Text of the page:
Methylprednisolone for AKI in Cardiac Surgery

A sub study of a randomized trial finds: “Intraoperative corticosteroid use did not reduce the risk of acute kidney injury in patients with a moderate-to-high risk of perioperative death who had cardiac surgery with cardiopulmonary bypass. Our results do not support the prophylactic use of steroids during cardiopulmonary bypass surgery”.

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A previous review casts doubt on the use of steroids for various purposes in cardiac surgery, finding that they had “an unclear impact on mortality, increased the risk of myocardial injury, and the impact on atrial fibrillation should be viewed with caution given that large trials showed no effect”. link

Aluminum Release by Fluid Warmers

Many fluid and blood warming devices exist. Some use disposable aluminum (aluminium) coated plates in their cartridges; these may be coated or uncoated, the latter allowing the fluid to be in direct contact with the heated aluminum plate.

This study compared the two systems. They found that uncoated aluminium plates in an enFlow warmer can lead to a risk of administering potentially harmful concentrations of aluminium when balanced crystalloid solutions are used; by contrast, normal saline showed only small increases. The mechanism is unclear, but heat, low flow and longer infusion caused striking increases in Aluminum release.

Aluminum has been linked to neurological injury (especially in neonates), encephalopathy, osteomalacia, and renal injury.

Coating for aluminium within medical devices in direct contact with infusion fluids is recommended, but further studies on what implications these findings have for health and safety are needed.

Many hospitals have withdrawn the devices for now.

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Medical and Health News Weekly

Delayed antibiotics for UTIs in the elderly increases blood stream infection and mortality link

Robotic surgery warning – not approved for cancer surgery link

Combining Aspirin and anticoagulants increases bleeding risk; many taking Aspirin for no clear indication link

Stem cell transplant patient ‘free’ of HIV; too early to say ‘cured’ link

A Danish study looks at MMR vaccination in nearly 700,000 kids, including so-called susceptible ones – there is no link to autism! link

Professional soccer players are twice as likely to develop ALS and 2 decades earlier link

Amid criticism, Eli Lilly to sell cheaper generic Humalog Insulin in US only – for a mere US$137 per vial (while Canadians complain of having to pay $25!) link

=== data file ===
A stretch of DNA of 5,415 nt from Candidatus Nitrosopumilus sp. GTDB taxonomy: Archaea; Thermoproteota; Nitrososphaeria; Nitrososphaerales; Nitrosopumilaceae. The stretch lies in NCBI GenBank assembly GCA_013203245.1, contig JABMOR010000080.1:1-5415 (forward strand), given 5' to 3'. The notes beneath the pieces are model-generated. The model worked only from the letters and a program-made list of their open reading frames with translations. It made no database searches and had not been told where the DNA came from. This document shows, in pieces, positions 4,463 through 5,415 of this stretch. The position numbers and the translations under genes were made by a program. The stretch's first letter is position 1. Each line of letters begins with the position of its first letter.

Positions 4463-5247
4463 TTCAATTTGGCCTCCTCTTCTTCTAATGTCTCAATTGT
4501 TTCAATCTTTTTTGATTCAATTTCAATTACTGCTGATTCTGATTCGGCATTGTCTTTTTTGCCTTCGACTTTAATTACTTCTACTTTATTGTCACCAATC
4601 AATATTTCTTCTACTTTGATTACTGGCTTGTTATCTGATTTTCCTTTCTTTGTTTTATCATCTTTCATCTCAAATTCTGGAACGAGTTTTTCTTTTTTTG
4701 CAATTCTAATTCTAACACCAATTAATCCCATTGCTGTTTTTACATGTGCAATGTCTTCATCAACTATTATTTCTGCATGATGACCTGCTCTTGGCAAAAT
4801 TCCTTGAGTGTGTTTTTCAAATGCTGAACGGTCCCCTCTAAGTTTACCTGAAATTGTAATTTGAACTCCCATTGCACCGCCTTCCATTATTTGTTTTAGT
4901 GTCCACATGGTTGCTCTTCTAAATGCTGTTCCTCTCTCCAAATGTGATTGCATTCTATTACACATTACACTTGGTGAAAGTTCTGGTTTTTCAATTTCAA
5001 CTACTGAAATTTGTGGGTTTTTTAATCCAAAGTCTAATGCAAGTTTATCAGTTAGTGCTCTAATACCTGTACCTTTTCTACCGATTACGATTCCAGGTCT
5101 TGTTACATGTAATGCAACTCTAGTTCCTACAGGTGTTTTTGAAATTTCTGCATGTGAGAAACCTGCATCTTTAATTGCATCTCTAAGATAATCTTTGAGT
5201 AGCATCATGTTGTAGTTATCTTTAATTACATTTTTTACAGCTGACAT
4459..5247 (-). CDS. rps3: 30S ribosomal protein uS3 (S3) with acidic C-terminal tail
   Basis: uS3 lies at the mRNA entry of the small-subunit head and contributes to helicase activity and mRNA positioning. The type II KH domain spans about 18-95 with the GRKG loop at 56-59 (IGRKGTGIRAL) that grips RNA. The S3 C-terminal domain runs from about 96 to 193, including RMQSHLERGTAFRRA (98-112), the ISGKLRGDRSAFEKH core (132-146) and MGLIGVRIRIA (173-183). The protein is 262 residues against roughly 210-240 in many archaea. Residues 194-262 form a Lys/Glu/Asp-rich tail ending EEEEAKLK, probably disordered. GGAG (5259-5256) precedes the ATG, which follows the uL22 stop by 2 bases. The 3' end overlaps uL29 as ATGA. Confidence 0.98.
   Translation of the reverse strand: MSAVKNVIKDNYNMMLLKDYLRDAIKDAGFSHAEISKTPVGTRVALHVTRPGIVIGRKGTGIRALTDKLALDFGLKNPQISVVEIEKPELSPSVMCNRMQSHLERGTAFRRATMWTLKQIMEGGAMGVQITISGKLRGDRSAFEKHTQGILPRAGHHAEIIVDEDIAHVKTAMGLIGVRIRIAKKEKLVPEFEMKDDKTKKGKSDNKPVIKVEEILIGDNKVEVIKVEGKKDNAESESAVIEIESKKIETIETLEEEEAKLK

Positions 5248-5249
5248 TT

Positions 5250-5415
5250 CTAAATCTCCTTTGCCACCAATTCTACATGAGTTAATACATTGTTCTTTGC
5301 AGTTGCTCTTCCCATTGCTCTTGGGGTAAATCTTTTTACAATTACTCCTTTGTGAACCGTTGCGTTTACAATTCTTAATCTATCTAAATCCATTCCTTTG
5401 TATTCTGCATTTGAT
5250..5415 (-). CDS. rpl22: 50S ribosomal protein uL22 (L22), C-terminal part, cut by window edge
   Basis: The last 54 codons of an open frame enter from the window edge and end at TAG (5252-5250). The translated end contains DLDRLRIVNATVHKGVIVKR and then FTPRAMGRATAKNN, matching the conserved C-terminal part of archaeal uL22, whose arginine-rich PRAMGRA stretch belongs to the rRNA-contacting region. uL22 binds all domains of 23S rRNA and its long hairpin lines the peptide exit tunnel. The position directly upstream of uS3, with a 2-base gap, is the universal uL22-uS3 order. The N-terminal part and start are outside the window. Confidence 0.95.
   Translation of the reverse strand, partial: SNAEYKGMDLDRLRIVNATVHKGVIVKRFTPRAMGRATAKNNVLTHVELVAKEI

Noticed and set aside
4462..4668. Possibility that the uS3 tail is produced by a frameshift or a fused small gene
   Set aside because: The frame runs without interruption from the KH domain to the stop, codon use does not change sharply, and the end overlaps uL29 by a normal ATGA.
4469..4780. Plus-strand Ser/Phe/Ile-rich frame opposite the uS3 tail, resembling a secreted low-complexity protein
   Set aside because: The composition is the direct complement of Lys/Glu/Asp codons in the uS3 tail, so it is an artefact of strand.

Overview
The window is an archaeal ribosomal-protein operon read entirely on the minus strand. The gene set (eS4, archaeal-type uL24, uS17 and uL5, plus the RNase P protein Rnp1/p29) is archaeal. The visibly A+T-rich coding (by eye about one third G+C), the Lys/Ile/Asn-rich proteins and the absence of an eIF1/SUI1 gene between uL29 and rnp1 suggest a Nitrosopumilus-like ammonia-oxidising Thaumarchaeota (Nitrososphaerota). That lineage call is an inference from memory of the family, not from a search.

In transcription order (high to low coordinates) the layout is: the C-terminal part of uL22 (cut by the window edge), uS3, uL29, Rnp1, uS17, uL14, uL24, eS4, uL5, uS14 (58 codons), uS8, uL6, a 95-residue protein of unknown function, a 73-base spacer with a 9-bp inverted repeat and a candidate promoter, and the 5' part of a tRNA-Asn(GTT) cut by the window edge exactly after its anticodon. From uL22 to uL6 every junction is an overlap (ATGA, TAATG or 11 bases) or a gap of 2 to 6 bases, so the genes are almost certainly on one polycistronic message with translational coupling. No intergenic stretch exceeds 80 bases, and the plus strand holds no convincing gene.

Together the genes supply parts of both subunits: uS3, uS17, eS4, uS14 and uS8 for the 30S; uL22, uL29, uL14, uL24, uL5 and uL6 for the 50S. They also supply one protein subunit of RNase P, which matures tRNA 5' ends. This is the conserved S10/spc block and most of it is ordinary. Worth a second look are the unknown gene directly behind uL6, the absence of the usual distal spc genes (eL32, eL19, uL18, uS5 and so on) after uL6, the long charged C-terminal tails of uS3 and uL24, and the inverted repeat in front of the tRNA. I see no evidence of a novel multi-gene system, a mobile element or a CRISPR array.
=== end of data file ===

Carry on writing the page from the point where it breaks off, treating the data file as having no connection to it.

Post menopausal systemic hormone replacement linked to slightly higher Alzheimer’s risk (but not with vaginal estradiol). Previous studies show its safe when begun early and in those less than 60. Case control study that shouldn’t in general cause alarm link

Raw meat food for dogs has lots of bacteria that can make you ill when the good boy licks you! link

Dexamethasone in Surgical Patients

Dexamethasone use as an anti-emetic has become near universal in anesthesia practice. This systematic review sought to ascertain whether it causes adverse side-effects.

The primary outcomes were postoperative systemic or wound infection, delayed wound healing and glycemic response within 24 h.

No link to wound infections was found, while it was unclear whether it affected wound healing. Mild increases in glucose within 12 hours occurred (mean difference 0.7mmol/L).

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Delirium in Older Acute Care Surgery

Patients older than 65 years were followed after acute care surgery. Some 23% had delirium from a validated chart review.

Postoperative delirium risk factors included Foley catheter use, intestinal surgery, gallbladder surgery, appendix surgery, intensive care unit admission and mild to moderate frailty. Risk factors for prolonged postoperative delirium (> 48 hours) included Foley catheter use and mild to moderate frailty. Surgical approach (open v. laparoscopic) and overall operative time were not found to be significant.

The seemingly innocuous Foley urinary catheter consistently appears as a delirium risk factor and protocols to ask every day whether it can be removed are appropriate.

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Anesthesia and Cancer Outcome

Another meta-analysis reflecting ongoing interest in inhalational vs. total intravenous anesthesia (TIVA) and cancer outcomes.

The use of TIVA was associated with improved recurrence-free as well as overall survival in all cancer types. It was especially evident where major cancer surgery was undertaken. Breast surgery was studied most extensively.

Most studies were retrospective, with varying follow-up, demographic variations, population imbalance, cancer grade/stage differences, different surgery magnitude, and other anesthetic technique differences. It is therefore necessary to be cautious about the findings and wait for larger randomized studies to confirm what could be a major finding in favour of Propofol-based TIVA.

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Vitamin C and ICU Outcome